Fighting Words: Musicians respond to white nationalism in Trump’s America

Jesse Kapukui, Staff Writer

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When Janelle Monae sings “Just love me baby, love me for who I am” in her song “Americans,” she’s not asking for the romantic love of any single partner. Instead, Monae is begging for the respect of her fellow man or, more specifically, white men who identify as white nationalists.

It’s not uncommon for musicians to wade into sociopolitical waters when tensions run high.

Musicians have always responded to unjust regimes and advocated for social change. During the ‘30s Woody Guthrie advocated for the rights of field workers. During the ‘60s, John Lee Hooker, Creedence Clearwater Revival and Buffalo Springfield spoke out against America’s involvement in the Vietnam War. Thirty years later, N.W.A. protested police violence and mass incarceration, while Public Enemy shed light on issues of drug abuse and gang violence as a part of the black experience.

History has heard musicians resist, and today is no different.

Music is an effective medium for artists to speak truth to power, and musicians from across all genres have been addressing the increase in public hate witnessed since President Trump took office three years ago, in January 2017.

The scourge of white nationalism reared its ugly head again March 15 when a white nationalist murdered 50 people after opening fire in two New Zealand mosques.

The shooter linked his rampage to our president, a man he called a symbol of “renewed white identity.” This echoed the sentiment of many white nationalists who suggest a silent genocide of white values and culture is at work, a genocide that is sacrificing superior values of whites to the inferior values of minorities.

When President Trump was asked that same day whether white nationalism is a growing problem around the world, he said, “I don’t, really. I think it’s a small group of people with very serious problems.”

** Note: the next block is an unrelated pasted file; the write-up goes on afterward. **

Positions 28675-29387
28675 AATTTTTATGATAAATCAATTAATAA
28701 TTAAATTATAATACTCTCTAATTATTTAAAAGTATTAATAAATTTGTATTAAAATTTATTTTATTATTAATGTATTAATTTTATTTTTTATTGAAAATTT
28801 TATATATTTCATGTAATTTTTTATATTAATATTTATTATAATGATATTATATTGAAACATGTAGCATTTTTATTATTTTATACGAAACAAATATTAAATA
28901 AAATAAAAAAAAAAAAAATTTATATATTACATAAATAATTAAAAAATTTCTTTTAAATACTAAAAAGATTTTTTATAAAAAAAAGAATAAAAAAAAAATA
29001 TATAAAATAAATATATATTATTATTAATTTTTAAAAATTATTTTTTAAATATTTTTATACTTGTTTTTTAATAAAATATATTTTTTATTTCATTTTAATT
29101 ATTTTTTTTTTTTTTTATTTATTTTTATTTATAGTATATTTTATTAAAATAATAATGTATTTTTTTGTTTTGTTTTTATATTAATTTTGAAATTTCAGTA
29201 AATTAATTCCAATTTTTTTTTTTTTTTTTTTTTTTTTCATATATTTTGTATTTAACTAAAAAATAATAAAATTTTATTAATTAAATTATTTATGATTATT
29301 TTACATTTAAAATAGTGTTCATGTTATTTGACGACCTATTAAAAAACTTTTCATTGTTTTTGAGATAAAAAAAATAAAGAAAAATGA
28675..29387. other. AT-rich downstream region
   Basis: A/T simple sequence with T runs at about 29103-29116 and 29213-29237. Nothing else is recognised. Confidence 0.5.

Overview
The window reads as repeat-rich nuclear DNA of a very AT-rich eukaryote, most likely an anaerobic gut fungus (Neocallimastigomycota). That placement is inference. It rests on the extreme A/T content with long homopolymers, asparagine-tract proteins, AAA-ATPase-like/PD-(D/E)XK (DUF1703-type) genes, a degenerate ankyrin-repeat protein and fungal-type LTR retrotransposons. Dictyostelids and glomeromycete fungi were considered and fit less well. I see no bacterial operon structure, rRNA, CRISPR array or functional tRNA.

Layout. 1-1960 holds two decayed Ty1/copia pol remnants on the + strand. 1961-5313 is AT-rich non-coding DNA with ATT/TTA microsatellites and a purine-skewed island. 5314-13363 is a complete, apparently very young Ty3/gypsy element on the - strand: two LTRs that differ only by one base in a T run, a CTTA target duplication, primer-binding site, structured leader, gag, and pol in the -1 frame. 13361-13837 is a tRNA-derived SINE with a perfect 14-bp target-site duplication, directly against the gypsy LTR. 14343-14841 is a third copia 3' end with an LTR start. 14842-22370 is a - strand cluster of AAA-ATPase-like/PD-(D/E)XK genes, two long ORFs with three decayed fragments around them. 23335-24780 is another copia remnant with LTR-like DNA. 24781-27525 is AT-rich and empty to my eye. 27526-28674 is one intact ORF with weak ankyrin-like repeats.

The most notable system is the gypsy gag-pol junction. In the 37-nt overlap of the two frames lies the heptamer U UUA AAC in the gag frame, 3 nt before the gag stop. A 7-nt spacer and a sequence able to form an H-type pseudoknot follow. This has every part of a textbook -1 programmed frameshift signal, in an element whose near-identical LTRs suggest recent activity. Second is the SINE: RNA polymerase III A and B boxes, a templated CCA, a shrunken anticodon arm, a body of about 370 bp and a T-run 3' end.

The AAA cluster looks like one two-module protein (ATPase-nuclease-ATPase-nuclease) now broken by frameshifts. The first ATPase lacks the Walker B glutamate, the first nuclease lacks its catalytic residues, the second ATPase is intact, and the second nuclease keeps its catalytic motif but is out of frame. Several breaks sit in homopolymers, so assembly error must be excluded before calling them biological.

While the Trump administration may downplay the threat of white nationalist violence, data suggests otherwise.

The Department of Justice’s latest data shows hate crimes increased 17% between 2016 and 2017. The Anti-Defamation League reports the number of white supremacist rallies increased from 76 in 2017 to 91 last year. In a March 2019 article, The Washington Post notes counties that held rallies for Trump in 2016 have witnessed a 226% increase in hate crimes since he was elected.

As these white men get louder in their hatred, so do American musicians in their defiance.

A standout example of music reacting to the current sociopolitical climate is Donald Glover’s “This is America.” Released under his stage name Childish Gambino, “This is America” is an example of one politically charged song which topped the charts last year.

The violence and chaos on display throughout his entrancing music video is juxtaposed with Gambino and a group of black students dancing erratically from one shooting to the next, turning a blind eye to the bloodshed and murder of their own people.

Previously, Gambino never really addressed politics in his music. He started his career as a lighthearted rapper making soulful groovy songs; he never seemed compelled to speak on greater issues. But all that changed when he recorded this track: a song with instrumentals, vocals and visuals that boldly sport an anti-racism message.

Another song that grew in popularity around the issue of racism and the anti-immigration sentiment is Joyner Lucas’ “I’m Not Racist”; it has garnered 115 million views on YouTube since its 2017 release.

Like Glover, Lucas only briefly mentioned politics on past songs, but in light of the country’s increasing racial tensions, he created “I’m Not Racist” to spark discussion on racism.